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Readers in line for reward

Kindergartners through 12th- graders will earn points based on books’ difficulty.

October 07, 2009|By Max Zimbert

When a book is finished, the student takes an exam that confirms the book was read, and that the student did not rely solely on the movie adaptation. Tests are automatically refreshed to pose questions that require reading the book, Rife said.

If a student reads a book that is not within the 120,000 tests available within the system, the participant can create his or her own test of the book, which earns points.

Parents of students enrolled in Gifted and Talented Education programs, though, have griped that their child is unfairly held to a higher standard than others, and Jolly acknowledged that it is hard to improve a reading rate when the bar is already set higher.


“GATE kids need to be challenged, and have a higher goal because they test higher on their vocabulary,” Jolly said. “My opinion is, gifted students are often not challenged in public education and this program will actually challenge them?.?.?.?and they’ll read bigger books.”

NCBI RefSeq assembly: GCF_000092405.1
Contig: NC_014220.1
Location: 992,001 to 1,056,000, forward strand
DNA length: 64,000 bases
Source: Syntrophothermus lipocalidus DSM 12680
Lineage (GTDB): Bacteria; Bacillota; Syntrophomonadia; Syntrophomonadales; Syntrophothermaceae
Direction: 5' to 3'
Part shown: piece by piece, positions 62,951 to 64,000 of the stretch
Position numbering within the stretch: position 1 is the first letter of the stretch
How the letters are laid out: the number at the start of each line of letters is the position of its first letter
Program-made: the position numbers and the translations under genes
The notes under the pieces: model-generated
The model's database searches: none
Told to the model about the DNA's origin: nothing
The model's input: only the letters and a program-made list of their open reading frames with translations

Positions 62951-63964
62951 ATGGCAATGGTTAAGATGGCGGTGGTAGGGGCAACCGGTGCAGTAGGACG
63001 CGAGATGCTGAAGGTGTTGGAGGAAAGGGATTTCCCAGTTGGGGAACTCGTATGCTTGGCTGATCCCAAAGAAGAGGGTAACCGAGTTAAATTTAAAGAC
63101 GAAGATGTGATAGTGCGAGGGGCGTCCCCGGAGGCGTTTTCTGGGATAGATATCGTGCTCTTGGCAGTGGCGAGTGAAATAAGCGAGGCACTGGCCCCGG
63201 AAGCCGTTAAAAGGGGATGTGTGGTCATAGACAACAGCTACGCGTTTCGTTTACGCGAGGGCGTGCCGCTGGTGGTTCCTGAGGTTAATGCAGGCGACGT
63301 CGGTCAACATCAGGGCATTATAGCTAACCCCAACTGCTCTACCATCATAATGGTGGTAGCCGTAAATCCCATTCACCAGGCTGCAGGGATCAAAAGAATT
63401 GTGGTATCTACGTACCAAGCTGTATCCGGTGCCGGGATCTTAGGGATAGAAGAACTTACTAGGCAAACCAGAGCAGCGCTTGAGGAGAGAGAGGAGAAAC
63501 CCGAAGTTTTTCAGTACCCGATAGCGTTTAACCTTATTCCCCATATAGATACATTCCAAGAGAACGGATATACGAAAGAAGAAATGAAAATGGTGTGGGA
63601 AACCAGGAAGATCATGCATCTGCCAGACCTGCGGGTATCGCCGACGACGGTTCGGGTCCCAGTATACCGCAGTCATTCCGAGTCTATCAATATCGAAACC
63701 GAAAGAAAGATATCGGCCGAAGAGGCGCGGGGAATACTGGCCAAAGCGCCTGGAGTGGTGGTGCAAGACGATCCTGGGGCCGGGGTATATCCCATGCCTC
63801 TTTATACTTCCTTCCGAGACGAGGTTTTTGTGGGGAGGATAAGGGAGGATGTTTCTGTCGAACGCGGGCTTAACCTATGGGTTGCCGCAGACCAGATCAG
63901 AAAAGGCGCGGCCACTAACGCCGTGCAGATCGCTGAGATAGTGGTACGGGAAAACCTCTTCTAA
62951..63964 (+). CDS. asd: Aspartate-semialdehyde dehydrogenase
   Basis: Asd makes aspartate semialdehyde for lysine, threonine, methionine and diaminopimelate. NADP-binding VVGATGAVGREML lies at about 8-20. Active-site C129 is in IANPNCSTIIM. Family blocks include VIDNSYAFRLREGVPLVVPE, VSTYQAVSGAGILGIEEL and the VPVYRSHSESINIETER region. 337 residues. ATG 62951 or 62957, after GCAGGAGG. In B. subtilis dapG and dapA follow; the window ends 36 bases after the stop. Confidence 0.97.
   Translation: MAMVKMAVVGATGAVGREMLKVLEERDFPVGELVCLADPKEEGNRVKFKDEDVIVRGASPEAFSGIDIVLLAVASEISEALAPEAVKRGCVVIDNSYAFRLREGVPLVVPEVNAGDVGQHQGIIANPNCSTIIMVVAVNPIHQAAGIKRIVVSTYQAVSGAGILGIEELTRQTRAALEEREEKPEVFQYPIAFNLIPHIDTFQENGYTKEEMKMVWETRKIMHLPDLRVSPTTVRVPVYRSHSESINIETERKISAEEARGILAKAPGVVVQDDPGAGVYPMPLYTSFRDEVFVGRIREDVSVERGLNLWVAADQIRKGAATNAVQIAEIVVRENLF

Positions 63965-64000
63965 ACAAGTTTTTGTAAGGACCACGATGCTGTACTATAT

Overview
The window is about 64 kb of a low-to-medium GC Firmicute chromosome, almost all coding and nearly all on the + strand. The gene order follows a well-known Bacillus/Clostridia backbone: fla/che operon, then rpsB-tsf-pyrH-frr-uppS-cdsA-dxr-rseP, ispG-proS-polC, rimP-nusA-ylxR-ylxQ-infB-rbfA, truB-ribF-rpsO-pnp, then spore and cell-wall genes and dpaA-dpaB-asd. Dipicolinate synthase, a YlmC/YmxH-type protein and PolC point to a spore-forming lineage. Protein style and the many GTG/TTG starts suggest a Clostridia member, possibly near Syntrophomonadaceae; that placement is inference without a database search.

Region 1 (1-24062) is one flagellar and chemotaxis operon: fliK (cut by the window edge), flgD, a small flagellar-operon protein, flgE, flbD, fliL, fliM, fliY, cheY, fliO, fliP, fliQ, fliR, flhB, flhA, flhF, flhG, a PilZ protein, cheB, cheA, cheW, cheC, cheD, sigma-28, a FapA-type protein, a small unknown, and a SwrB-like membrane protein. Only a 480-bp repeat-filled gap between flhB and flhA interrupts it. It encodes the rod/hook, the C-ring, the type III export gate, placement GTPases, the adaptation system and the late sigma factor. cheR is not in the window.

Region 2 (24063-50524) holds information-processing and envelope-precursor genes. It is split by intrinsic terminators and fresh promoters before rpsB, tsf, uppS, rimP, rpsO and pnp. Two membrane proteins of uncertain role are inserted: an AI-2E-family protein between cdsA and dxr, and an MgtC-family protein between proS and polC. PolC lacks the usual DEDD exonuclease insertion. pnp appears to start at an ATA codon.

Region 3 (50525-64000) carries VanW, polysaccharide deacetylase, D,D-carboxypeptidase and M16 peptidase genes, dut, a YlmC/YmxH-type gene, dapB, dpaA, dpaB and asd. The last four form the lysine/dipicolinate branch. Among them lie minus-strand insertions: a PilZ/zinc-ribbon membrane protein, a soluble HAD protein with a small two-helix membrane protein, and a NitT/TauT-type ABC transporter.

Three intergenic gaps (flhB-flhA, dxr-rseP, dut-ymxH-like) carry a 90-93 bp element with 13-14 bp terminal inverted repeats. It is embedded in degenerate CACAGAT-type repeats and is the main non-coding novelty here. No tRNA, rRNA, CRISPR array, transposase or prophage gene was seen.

Some students are reluctant to read outside of class, Rife said. But she said she has brought many book series into the Jefferson library, which she said is a nice trick for book-shopping parents.

“A lot of times they’ll buy the book with the Newbery Medal,” Rife said of the award for outstanding literature for children.

“But in a series with 20 books, they read one and they’re hooked.”

The competition lasts the school year, but prizes and goals are divided across five-week sessions. The first leg of the competition ends Oct. 23.

“We’ve seen kids who were just reading because they had to, but are now reading because they want to,” Kistler said.

“And parents are reporting a dramatic difference at home as well.”

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